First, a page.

<p>It can be frustrating when you see something worth shooting and don’t have a camera with you. That’s where a smartphone with a good camera comes in handy.
Though it isn’t a perfect substitute to a DSLR, it appears there is no limit to what you can do with your images and videos through the thousands of photo apps that populate the app sphere.
Here are some multimedia apps for your smartphone that will lend decent image quality and basic editing features for your videos and pictures.
StreamZoo || Free
StreamZoo is a photo-sharing community (like the popular Instagram) which can be experienced on the web or via mobile apps (Android and iOS versions available). By blending photo-sharing features with social gaming, the app has curated a sizeable community that competes to earn social badges (like Foursquare app). Photos can be tagged with hash tags, much like Twitter.
So, interested users can also search for the users' images. Photos shot within the StreamZoo app can also be shared on Facebook, Twitter and Tumblr. There are image filters and borders available as well as some basic editing tools such as brightness and hue adjustments.
Additional features include the ability to turn GPS location on for your photos and videos and background uploads for convenience.
Over || $1.99
There are some apps on Apple’s iOS platform that allow adding text on photos. But, there aren’t many that can do this as beautifully or easily as Over. Why would you need to write over your pictures? Sometimes adding a funny, motivational or quirky text on images gives a whole different perspective. By doing so, you would attract attention of your friends when you share these images on social networks.
The best part of Over is that you are not limited to how much text you have — go ahead, write as much as you want. The app is available for both iPhone and iPad, which means if you take pictures with your iPhone and back the data up on the Apple cloud storage, you can also use the iPad screen to add text to those pictures. The app allows saving edited images on a device or share directly on social networking sites.
Shoebox || Free
Many of us are sitting on boxes full of photo prints and albums. Digitising them is an important step in preserving those images, but how is that possible if there's no scanner at home? Download the free app called Shoebox that turns your smartphone camera into a photo scanner.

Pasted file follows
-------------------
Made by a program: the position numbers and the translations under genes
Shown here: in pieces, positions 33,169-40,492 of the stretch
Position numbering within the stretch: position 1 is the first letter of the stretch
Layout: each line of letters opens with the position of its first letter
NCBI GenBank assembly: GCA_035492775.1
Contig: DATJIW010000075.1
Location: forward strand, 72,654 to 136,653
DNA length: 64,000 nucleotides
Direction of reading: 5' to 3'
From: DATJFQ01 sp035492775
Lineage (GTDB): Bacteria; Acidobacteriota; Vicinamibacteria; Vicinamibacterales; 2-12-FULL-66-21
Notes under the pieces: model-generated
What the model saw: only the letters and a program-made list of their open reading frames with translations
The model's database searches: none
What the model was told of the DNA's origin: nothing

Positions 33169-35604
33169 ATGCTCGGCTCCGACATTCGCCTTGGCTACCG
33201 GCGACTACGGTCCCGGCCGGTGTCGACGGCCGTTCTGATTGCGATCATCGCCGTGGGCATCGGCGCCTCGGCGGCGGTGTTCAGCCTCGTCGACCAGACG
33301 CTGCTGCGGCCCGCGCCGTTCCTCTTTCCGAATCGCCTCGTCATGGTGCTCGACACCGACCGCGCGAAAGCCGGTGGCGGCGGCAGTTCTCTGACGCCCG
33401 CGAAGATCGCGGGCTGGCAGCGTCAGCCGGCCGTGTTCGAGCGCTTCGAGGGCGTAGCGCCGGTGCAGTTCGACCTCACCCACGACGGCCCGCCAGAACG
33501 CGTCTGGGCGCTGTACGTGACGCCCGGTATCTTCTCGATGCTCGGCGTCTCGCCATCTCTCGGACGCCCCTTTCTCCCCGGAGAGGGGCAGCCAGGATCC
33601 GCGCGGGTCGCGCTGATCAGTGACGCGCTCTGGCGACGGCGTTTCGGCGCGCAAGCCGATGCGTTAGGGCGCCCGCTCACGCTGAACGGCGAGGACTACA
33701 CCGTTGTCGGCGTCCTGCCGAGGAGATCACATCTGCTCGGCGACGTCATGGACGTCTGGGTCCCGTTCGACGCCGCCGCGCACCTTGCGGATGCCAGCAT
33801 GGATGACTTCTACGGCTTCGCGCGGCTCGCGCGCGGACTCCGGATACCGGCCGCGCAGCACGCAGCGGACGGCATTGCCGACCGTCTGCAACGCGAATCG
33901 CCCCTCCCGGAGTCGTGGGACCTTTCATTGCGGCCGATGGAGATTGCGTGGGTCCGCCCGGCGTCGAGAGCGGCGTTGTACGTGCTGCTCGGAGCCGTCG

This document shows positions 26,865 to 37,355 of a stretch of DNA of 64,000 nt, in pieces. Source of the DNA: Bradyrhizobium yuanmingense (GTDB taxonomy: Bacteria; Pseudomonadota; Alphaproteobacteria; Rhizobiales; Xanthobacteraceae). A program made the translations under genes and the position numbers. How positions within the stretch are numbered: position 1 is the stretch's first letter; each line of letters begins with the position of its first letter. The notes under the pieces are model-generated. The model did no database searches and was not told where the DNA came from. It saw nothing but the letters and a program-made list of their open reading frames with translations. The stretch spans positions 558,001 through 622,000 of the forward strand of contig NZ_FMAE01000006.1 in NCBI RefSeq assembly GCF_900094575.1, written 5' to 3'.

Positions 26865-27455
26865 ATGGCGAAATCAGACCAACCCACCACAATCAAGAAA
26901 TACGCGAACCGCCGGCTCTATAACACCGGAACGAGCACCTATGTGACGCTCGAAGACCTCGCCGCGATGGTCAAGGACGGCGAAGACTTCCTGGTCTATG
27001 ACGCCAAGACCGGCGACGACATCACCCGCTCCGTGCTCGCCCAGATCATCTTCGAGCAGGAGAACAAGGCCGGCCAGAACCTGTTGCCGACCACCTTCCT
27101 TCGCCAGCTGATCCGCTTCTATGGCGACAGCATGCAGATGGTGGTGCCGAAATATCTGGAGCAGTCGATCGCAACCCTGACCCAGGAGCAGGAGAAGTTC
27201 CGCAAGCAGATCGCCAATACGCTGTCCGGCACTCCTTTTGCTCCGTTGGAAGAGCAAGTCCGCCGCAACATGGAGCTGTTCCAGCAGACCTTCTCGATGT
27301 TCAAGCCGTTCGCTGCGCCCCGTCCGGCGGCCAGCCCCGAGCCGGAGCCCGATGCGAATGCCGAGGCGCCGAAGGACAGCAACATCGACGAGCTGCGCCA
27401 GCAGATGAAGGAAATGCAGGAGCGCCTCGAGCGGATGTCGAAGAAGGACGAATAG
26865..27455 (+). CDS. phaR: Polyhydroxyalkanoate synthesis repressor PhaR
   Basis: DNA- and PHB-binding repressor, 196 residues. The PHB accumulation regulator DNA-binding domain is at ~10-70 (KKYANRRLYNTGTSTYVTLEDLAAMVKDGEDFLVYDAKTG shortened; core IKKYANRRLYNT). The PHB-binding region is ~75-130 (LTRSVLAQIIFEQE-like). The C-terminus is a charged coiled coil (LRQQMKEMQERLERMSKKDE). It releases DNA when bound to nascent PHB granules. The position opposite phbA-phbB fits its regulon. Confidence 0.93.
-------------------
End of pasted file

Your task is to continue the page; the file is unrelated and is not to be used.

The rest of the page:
The app can produce scanned 4x6 photos of up to 550 DPI (average web quality only requires 72 DPI and optimal printing results seen at around 300 DPI). The best photo scans, however, will be on the new iPhone 4S that produces scans at 2448 x 3264 pixel resolution. Simply point the device camera at a picture and the app can instantly recognise the edge of the photo and create a crisp scan of it. Depending on the resolution of the camera, the user will get a print-worthy scan that is automatically saved to their camera roll on device.
The app lets users rotate, crop, date and tag photos and share them with friends and family either through ShoeBox or Facebook. The photos are also stored on 1000memories.com, the startup behind ShoeBox. The website is also where ShoeBox users can go to control their privacy settings if they don't want their old photos shared publicly.
SloPro - 60fps Slow Motion Video || Free
Creating and sharing slow-motion videos is not usually associated with smartphones. But for iPhone 4S owners, SloPro (free version has limited features and a water mark on the frame) allows shooting 60 frames per second (fps) slow-motion video at 720p.
SloPro was recently updated and now the makers of the app claim it allows to record video at an amazing 1000 frames per second. Non-iPhone 4s users can record, edit and share great slow motion videos at 30fps. Users can switch between regular speed for videos and apply slow-motion mode.
Handy tools include in-app editing of video footage. With an in-app ($1.99) upgrade, users can remove watermarks and save the videos on the device itself.
Filmic Pro || $3.99
All amateur videographers who use their iPhones essentially as a video camera should invest in Filmic Pro, which gives them lots of interesting options for their mobile video.
Devices running iOS 4.1 version or later are supported by the app. Filmic Pro transforms the iPhone's video camera from a simple point and shoot by giving it features like the ability to set and lock focus, exposure and white balance.
The user can also set the frames per second from 30 all the way down to 1. If users want to make their iPhones video look like it was shot on a 35mm movie camera, then the app has a matte box function, that does a fair job.
AfterFocus || $0.99 for iOS devices
Smartphone images often lack one thing - depth of field. When compared with photos taken with a DSLR where you can see a blurry background with the main object in picture sharply focused, smartphone pictures look decidedly pale. That's where apps like AfterFocus, available for both Android and iPhone, come handy, adding that professional touch to amateurish photos. AfterFocus works on Android devices running Android 2.0 or above and all iOS devices.
You can use a manual or automatic modes on the app to direct what to blur and what needs to be kept in focus. You can also add a few different filters (Instagram style), and effects, change the type of blur and adapt the exposure levels.
The app also has an option (for users who choose to upgrade) called 'Take Two Photos' that is supposed to make it easier for AfterFocus to detect the foreground from the background by taking a photo, moving the camera slightly, and taking another photo of the same object.